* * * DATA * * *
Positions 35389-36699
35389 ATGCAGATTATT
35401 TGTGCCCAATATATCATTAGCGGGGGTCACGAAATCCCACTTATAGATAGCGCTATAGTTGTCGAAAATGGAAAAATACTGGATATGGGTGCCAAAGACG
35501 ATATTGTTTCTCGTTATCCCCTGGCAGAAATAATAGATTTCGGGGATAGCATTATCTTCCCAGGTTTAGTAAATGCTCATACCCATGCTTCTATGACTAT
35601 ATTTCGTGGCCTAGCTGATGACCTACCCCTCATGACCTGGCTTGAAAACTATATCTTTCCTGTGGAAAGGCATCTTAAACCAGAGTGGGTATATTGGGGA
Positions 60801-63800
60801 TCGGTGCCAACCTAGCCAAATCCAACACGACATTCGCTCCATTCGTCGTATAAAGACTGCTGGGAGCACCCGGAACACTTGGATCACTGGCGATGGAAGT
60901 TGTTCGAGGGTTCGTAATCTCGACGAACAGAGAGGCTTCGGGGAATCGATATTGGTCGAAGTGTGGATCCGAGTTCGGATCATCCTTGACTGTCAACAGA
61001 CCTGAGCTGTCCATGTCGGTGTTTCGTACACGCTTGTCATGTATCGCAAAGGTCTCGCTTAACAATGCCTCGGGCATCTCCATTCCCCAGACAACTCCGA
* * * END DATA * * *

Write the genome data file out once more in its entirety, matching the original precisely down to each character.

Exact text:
Positions 35389-36699
35389 ATGCAGATTATT
35401 TGTGCCCAATATATCATTAGCGGGGGTCACGAAATCCCACTTATAGATAGCGCTATAGTTGTCGAAAATGGAAAAATACTGGATATGGGTGCCAAAGACG
35501 ATATTGTTTCTCGTTATCCCCTGGCAGAAATAATAGATTTCGGGGATAGCATTATCTTCCCAGGTTTAGTAAATGCTCATACCCATGCTTCTATGACTAT
35601 ATTTCGTGGCCTAGCTGATGACCTACCCCTCATGACCTGGCTTGAAAACTATATCTTTCCTGTGGAAAGGCATCTTAAACCAGAGTGGGTATATTGGGGA
Positions 60801-63800
60801 TCGGTGCCAACCTAGCCAAATCCAACACGACATTCGCTCCATTCGTCGTATAAAGACTGCTGGGAGCACCCGGAACACTTGGATCACTGGCGATGGAAGT
60901 TGTTCGAGGGTTCGTAATCTCGACGAACAGAGAGGCTTCGGGGAATCGATATTGGTCGAAGTGTGGATCCGAGTTCGGATCATCCTTGACTGTCAACAGA
61001 CCTGAGCTGTCCATGTCGGTGTTTCGTACACGCTTGTCATGTATCGCAAAGGTCTCGCTTAACAATGCCTCGGGCATCTCCATTCCCCAGACAACTCCGA